Every long-lasting coat of paint relies on two essential factors: the sealer and the primer. These vital components ensure that your home’s paint adheres correctly and will remain in good condition for years to come. In this guide, we explain the differences between paint sealer vs paint primer, and how they benefit residential painting projects.

What is the Difference Between Paint Primer and Paint Sealer?

A professional painter uses a paint roller to apply white paint sealer over a dark gray concrete surface.

Paint primer and paint sealer are both used to prep surfaces for painting, but they serve different purposes: 

  • Paint Primer: Before painting begins, a primer is used to create a smooth surface for the paint to be applied. It can also help cover stains and bleed-through from underlying materials. This helps provide better adhesion and a uniform coat of paint and color. 
  • Paint Sealer: Sealer is also applied before painting begins but is typically used on porous surfaces such as brick or concrete, to prevent paint from being absorbed. It can also be used on previously painted surfaces to create a barrier between incompatible paints. 

In general, you’ll use a primer on new surfaces before applying paint. Sealers can be used on new or previously painted surfaces and porous materials. In some cases, residential painters will use both a primer and a sealer. For example, when painting a brick house, applying a sealer first can help prevent the primer from being absorbed into the surface. Then, the primer is applied to create a good base for the new paint. 

Benefits of Paint Primer for Residential Painting Projects

Paint primer offers several advantages that contribute to a long-lasting, beautiful paint job for a home. Its main purpose is to create a smooth, uniform surface the paint can adhere to, while also protecting the underlying material. Primer helps improve the longevity and durability of a residential paint job by providing a strong bond between the surface of the house and the paint.

This will extend the life of the finished paint job by preventing peeling and blistering, blocking stains, and protecting against moisture damage. These benefits all contribute to a more appealing finish that stays appealing for a long time. 

Types of Paint Primers and When to Use Them 

A professional residential painter uses a long paint roller to paint the surface of a wall with white primer.

Preparing a home with primer is a crucial step in the painting process. There are two main categories of paint primers, differentiated by their base: 

  • Oil-Based Primers: These traditional primers offer excellent adhesion, even on glossy or slick surfaces, and provide superior stain-blocking capabilities. They are particularly well-suited for surfaces prone to rust or water damage. However, oil-based primers have a strong odor, higher VOC (volatile organic compound) content, and require longer drying times. 
  • Water-Based (Latex) Primers: These primers are becoming increasingly popular due to their ease of use, water cleanup, and lower VOC content. They dry faster than oil-based primers and offer good adhesion and stain-blocking properties. However, they might not be the best choice for heavily stained surfaces or those with constant moisture exposure.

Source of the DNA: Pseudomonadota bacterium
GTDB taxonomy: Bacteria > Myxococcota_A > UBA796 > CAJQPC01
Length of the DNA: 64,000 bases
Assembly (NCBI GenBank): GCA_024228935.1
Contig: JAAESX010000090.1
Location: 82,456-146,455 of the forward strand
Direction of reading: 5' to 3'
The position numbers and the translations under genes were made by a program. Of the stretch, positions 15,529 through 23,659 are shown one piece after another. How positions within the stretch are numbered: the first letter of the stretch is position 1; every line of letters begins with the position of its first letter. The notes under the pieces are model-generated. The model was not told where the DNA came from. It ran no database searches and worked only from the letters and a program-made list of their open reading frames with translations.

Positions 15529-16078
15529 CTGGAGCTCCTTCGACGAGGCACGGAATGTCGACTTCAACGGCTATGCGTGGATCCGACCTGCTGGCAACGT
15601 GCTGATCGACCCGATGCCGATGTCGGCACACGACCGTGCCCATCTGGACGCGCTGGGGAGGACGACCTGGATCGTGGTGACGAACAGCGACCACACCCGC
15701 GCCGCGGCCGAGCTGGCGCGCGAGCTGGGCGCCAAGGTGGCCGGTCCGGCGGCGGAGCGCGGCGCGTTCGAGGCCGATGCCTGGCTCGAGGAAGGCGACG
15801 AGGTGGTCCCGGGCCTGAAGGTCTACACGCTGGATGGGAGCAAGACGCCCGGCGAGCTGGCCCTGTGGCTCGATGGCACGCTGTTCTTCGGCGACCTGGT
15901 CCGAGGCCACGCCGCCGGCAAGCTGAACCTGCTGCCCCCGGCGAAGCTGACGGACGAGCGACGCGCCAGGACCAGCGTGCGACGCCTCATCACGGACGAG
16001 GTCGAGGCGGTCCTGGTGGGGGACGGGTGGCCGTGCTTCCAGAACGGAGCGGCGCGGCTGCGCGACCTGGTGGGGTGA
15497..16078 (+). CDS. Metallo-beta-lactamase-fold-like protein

There are also specialty primers useful in specific environments and situations. Bonding primers, for example, are formulated to adhere to difficult surfaces like vinyl siding, or PVC. Mold and mildew-resistant primers are great to use in areas prone to moisture or humidity, to help prevent growth beneath the paint surface. 

Benefits of Paint Sealer for Residential Painting Projects

An interior brick wall painted white, with floating shelves, decorations, picture frames, and plants.

Paint sealer is used on porous surfaces like wood, concrete, or drywall to help reduce paint absorption. Sealers are formulated to make a porous surface less porous, preventing the new paint or primer from soaking in too quickly. This can ensure a much more even paint application and reduce the amount of paint needed for a perfect final result. 

Sealers can also help cover stains or surface imperfections and prevent them from being visible through the new paint. This is useful on surfaces with water damage, smoke stains, or layers of stubborn paint colors. 

When to Use a Paint Sealer

A painter applies paint sealer to a stone wall with a roller.

Paint sealers are a handy tool for preparing various surfaces before painting. Here are some specific situations where using a paint sealer is recommended: 

  • Different Paint Finishes: Paint sealers can create a barrier between incompatible paint finishes, allowing you to apply a different type of paint on top. For example, you can use a sealer before applying latex paint over oil paint. 
  • Masonry Surfaces: Unglazed brick, cinder block, and concrete are all porous materials. A sealer helps prevent paint or primer from excessively soaking in and allows for better coverage. 
  • Open-Grained Woods: Bare woods like oak and maple have a naturally porous structure. A sealer fills these pores, preventing excessive paint absorption and ensuring a more even finish. 
  • Colorful Wood Grains: Some woods, like redwood, can bleed through or discolor paint. Sealers prevent these natural oils and resins from migrating and affecting the final paint color. 
  • Patched and Repaired Surfaces: Large areas of joint compound or patching plaster can be unevenly absorbent. Sealers create a uniform surface for consistent paint application. 

Contact Timmins for Expert Residential Painting Services in Sonoma County 

At Timmins Painting, we understand the residential painting process through and through. If you require residential painting services in Sonoma County, contact us today for a free painting estimate, or give us a call at (707)-792-0773 to learn more!